Note

Go to the end to download the full example code

# Custom module example

This tutorial explains how to support new layers in BackPACK.

We will write a custom module and show how to implement first-order extensions,
specifically `BatchGrad`

, and second-order
extensions, specifically `DiagGGNExact`

.

Let’s get the imports out of our way.

```
from typing import Tuple
import torch
from einops import einsum
from torch.nn.utils.convert_parameters import parameters_to_vector
from backpack import backpack, extend
from backpack.extensions import BatchGrad
from backpack.extensions.firstorder.base import FirstOrderModuleExtension
from backpack.extensions.module_extension import ModuleExtension
from backpack.extensions.secondorder.diag_ggn import DiagGGNExact
from backpack.hessianfree.ggnvp import ggn_vector_product
from backpack.utils.convert_parameters import vector_to_parameter_list
# make deterministic
torch.manual_seed(0)
device = torch.device("cuda" if torch.cuda.is_available() else "cpu")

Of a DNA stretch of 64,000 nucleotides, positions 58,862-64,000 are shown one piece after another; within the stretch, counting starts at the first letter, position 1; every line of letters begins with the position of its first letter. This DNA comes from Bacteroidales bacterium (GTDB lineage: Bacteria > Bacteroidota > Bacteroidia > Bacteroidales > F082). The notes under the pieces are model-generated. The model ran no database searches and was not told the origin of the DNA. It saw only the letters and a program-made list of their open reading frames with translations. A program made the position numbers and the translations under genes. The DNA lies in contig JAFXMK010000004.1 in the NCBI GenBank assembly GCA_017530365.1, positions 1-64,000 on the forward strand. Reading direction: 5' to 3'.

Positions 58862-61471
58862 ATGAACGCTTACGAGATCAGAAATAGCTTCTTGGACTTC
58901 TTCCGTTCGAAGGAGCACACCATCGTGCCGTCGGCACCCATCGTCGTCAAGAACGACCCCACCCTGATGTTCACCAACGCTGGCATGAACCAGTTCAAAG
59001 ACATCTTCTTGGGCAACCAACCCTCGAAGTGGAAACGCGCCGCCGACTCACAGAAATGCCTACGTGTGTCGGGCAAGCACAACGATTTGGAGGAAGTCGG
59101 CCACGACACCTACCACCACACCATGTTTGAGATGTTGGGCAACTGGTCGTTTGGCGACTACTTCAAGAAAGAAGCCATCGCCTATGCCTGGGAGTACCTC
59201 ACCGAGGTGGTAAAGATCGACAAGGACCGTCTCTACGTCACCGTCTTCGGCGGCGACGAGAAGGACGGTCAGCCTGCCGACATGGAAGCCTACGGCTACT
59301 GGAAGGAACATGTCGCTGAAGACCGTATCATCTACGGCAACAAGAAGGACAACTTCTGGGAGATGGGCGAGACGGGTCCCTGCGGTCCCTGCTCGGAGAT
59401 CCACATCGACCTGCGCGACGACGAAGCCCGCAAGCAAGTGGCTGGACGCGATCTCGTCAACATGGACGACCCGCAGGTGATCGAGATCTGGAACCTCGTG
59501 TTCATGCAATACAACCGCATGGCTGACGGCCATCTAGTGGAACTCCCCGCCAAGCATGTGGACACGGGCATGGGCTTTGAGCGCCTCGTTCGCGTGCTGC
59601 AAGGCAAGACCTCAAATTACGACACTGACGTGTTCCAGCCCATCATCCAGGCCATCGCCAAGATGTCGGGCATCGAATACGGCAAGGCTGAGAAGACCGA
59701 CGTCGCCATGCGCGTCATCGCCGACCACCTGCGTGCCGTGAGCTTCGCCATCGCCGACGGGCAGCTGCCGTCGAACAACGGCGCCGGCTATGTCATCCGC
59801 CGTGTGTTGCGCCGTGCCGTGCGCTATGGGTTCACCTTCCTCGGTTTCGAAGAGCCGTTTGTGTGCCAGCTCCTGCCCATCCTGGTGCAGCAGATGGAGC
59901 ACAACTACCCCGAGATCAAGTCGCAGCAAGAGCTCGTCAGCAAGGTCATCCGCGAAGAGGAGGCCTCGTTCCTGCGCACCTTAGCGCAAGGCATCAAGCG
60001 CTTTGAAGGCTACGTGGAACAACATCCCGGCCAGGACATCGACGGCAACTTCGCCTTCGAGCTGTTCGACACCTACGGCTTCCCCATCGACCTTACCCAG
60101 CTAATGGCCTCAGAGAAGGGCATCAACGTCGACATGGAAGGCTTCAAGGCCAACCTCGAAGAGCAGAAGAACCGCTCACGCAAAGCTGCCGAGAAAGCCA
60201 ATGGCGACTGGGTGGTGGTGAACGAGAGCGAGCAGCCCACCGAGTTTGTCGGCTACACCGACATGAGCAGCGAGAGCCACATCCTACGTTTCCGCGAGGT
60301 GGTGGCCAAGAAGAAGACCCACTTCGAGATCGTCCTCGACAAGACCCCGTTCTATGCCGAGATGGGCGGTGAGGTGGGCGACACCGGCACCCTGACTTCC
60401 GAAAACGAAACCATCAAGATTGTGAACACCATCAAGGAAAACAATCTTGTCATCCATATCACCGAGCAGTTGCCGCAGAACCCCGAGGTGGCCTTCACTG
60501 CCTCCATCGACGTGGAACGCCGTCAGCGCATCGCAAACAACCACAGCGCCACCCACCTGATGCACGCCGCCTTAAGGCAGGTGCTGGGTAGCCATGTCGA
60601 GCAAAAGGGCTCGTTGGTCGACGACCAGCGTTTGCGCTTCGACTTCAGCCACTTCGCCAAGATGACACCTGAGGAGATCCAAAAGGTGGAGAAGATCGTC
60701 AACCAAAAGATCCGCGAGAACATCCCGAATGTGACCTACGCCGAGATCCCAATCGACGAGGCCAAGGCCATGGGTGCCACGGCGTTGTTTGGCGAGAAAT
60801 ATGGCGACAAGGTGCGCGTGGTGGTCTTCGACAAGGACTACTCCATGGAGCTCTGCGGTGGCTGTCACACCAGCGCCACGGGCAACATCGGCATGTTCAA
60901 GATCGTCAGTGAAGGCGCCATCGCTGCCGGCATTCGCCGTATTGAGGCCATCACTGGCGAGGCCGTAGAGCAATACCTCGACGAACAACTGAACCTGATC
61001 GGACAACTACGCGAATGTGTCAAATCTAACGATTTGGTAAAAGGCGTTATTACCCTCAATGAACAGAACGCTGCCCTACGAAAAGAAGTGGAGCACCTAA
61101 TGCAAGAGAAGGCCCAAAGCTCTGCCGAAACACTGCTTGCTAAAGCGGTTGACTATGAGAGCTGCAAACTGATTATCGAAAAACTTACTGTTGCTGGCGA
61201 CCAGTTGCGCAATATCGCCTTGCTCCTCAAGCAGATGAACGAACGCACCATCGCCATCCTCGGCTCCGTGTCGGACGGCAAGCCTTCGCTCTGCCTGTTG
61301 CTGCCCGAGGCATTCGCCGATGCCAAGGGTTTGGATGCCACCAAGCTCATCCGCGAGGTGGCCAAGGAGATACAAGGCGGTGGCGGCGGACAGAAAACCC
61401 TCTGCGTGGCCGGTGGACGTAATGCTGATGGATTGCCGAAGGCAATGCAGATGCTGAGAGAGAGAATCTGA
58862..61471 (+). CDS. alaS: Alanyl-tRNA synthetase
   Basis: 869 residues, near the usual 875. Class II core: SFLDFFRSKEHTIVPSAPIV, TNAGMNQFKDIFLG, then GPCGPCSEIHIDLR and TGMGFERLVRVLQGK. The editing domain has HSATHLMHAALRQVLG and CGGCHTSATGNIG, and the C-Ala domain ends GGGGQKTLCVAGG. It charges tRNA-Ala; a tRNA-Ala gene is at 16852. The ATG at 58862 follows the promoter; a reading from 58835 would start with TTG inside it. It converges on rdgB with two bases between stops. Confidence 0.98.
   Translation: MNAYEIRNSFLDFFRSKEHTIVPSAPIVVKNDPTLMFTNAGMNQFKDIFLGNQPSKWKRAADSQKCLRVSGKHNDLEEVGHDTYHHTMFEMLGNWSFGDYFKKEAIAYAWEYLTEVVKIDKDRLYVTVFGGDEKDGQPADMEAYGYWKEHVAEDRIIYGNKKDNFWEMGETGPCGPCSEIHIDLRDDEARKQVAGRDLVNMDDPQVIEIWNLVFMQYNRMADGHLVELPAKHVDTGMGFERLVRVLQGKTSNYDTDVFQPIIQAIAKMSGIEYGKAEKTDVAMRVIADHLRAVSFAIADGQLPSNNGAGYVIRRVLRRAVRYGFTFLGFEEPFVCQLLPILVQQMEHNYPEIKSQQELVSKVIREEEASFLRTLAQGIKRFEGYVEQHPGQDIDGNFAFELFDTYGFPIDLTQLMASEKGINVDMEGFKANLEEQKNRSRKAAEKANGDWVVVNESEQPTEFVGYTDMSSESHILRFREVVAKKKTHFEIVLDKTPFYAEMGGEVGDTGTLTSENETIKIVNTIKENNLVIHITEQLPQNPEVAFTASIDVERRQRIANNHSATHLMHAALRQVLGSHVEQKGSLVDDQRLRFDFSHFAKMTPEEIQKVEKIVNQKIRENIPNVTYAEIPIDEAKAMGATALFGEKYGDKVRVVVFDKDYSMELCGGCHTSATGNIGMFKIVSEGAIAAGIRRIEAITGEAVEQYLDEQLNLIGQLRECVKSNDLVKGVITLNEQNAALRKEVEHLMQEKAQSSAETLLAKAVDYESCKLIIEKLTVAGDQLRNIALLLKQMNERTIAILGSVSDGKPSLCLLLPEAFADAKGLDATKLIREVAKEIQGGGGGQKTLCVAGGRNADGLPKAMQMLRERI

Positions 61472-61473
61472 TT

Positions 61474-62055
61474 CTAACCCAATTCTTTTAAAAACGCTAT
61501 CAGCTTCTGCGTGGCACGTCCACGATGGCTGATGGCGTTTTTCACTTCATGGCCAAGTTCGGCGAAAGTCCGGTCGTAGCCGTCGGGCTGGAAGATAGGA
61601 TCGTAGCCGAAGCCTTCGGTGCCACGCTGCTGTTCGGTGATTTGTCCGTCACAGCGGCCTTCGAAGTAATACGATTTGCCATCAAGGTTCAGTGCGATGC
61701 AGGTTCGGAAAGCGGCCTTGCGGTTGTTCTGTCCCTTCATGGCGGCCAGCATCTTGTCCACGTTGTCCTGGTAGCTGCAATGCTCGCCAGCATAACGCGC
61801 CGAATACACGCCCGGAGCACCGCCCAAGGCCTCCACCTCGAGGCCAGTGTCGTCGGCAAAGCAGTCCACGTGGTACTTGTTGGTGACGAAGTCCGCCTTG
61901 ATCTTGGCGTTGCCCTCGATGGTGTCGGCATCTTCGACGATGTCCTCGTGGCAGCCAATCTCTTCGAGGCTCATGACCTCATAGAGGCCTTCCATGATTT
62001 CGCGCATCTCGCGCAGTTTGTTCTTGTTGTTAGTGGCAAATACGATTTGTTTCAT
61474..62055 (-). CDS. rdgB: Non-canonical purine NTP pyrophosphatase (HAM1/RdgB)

```

## Custom PyTorch module

In this example, we consider extending our own, very simplistic, layer.
It scales the input by a scalar `weight`

in a forward pass. Here is the
layer class (see https://pytorch.org/docs/stable/notes/extending.html).

```
class ScaleModule(torch.nn.Module):
"""Defines the module."""
def __init__(self, weight: float = 2.0):
"""Store scalar weight.
Args:
weight: Initial value for weight. Defaults to 2.0.
"""
super(ScaleModule, self).__init__()
self.weight = torch.nn.Parameter(torch.tensor([weight]))
def forward(self, input: torch.Tensor) -> torch.Tensor:
"""Defines forward pass.
Args:
input: The layer input.
Returns:
Product of input and weight.
"""
return input * self.weight
```

We choose this custom simple layer as its related operations for backpropagation are
easy to understand. Of course, you don’t have to define a new layer if it already
exists within `torch.nn`

.